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ASU Bone Tissue Regeneration Group

Welcome   Research   Facilities   Group Members   Collaborators   Past Members Publications

Welcome Message

The bone tissue regeneration project at Alabama State University focuses on developing biodegradable materials that mimic the characteristics of extracellular matrix (ECM). The ECM present in the bone skeleton is a highly porous three-dimensional structure with nanoscale morphology. It consists of various body proteins such as collagen and serves as the mineral reservoir for hydoxyapatite (HA), which is composed mainly of calcium and phosphate and cells bind to the components of the ECM.

Tissue regeneration is a viable option that avoids the problems associated with autografting, allografting, and xenografting, and reduces the need for transplantable grafts. Scaffolds made from biodegradable polymers are engineered and implanted to facilitate repair of damaged organs and tissues. These scaffolds are designed to provide an environment conducive to cell growth which helps expedite the regeneration process. Furthermore, multifunctional scaffolds can be engineered to repair injured tissues while providing growth-aiding proteins or delivering drugs to treat the injured site in a manner that reduces problems associated with other types of drug delivery.


The natural ECM plays an important role on morphogenesis, tissue development, and angiogenesis since it acts as binding sites for many proteins such as cytokine molecules and growth factors. Another challenge for designing tissue engineering scaffolds is to develop carriers capable of releasing proteins in a highly controlled manner thereby further mimicking the role of the natural ECM. We have shown in our laboratory that nanofibrous polymeric scaffolds which mimic the nanoscale morphology and chemical nature of the ECM are highly conducive to cell growth. The goal of the current project is to further mimic the ECM by understanding the fundamental mechanisms involved in the adsorption and release of therapeutics from polymeric tissue scaffolds. This understanding will aid in the development of new drug eluting tissue scaffolds. Specific objectives of the proposed project include:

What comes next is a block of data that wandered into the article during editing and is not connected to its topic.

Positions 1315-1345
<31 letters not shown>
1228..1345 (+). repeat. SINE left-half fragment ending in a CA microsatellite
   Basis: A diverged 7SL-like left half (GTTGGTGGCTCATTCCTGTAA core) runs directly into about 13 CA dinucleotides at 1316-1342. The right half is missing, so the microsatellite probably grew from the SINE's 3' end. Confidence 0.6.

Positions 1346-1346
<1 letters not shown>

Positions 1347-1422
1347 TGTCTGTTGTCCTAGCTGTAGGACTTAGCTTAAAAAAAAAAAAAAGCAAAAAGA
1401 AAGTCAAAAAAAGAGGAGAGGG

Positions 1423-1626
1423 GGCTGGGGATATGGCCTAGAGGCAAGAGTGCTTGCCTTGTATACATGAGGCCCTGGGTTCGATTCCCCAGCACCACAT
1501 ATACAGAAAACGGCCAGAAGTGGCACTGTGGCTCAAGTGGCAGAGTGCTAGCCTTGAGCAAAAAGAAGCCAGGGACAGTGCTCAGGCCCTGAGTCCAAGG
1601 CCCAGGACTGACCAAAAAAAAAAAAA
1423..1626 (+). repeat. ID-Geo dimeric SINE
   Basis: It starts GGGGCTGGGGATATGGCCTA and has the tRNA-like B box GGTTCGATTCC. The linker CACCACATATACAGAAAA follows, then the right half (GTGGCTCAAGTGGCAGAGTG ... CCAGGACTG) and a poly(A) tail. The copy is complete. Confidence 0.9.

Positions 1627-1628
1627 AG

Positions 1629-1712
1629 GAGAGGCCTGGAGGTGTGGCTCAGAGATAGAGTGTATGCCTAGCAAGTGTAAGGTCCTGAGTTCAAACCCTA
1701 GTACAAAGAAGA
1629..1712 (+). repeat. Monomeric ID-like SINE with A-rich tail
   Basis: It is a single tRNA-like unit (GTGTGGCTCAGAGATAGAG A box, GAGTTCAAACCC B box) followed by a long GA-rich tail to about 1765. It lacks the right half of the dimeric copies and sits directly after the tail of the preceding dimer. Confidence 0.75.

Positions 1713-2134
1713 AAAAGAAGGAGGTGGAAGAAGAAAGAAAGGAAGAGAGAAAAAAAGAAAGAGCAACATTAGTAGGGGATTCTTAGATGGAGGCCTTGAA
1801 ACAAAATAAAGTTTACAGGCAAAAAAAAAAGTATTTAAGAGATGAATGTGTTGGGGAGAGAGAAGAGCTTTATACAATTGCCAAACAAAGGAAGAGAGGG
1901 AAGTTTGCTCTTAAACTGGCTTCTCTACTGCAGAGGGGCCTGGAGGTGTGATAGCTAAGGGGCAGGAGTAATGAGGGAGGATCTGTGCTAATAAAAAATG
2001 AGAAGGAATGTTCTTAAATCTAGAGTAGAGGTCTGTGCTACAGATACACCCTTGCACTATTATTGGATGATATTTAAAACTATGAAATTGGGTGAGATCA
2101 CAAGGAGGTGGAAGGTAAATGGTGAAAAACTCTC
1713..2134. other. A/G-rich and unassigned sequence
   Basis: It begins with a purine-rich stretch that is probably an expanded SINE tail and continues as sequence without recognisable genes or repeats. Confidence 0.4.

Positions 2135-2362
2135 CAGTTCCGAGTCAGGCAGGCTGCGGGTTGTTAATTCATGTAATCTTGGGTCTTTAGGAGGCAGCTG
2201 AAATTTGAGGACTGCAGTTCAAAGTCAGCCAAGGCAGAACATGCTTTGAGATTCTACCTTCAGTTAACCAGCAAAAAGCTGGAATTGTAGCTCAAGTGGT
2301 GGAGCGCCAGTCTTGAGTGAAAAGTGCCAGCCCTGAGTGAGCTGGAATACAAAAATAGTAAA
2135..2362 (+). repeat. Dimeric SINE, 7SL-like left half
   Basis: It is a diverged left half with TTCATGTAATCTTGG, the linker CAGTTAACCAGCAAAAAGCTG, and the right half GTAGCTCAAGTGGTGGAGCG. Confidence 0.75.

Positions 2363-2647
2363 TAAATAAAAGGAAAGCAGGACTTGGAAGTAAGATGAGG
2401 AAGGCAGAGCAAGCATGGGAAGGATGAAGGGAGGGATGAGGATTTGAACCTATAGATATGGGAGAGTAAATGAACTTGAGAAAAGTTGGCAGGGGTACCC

• Manipulating the physical and chemical characteristics of the scaffold.
  • Control of the binding of therapeutics to HA.
  • Modulating release via scaffold degradation, by blending polymers and/or crosslinking.
  • Varying HA crystal shape, crystallinity and surface chemistry.
  • Effect of drug release on cell adhesion, spreading, proliferation and molecular functions.


DSC, FTIR, Tissue culture facility, Molecular Biology facility

­Group Members

Mishra 2013 nyairo
Manoj Mishra Elijah Nyairo

James Monica Smith
James Stokes III
Graduate Student
Monica Smith
Undergraduate Student



dean d Thomas

Dr. Derrick Dean

University of Alabama at Birmingham

Dr. Vinoy Thomas

University of Alabama at Birmingham



Past Members

Lutrisha Altidor

Lutrisha Altidor
Graduated 2012
Future aspirations: Medical Doctor













Contact Information

Manoj K. Mishra, Ph.D.
Phone: 334-229-5085

Elijah Nyairo
Phone: 334-229-6923

Congratulations to:

Lutrisha Altidor for her graduation (BS) FALL 2012

James Stokes for receiving travel award to attend conference at EMORY University STEM Symposium (March 2013)

James Stokes for receiving 3rd place in poster presentation at EMORY University STEM Symposium (March 2013)

James Stokes for receiving 2nd place at Science Open House held in Montgomery, AL (March 2013)

James Stokes and Dymund Jones for receiving travel award to attend conference at EMORY University STEM Symposium (March 2014)

Research Opening

The BTRG is currently looking for a talented, dedicated, and motivated graduate student (MS) and undergraduate student (BS) with interest in interdisciplinary research focusing on polymer materials and molecular biology research.

Interested students may contact:

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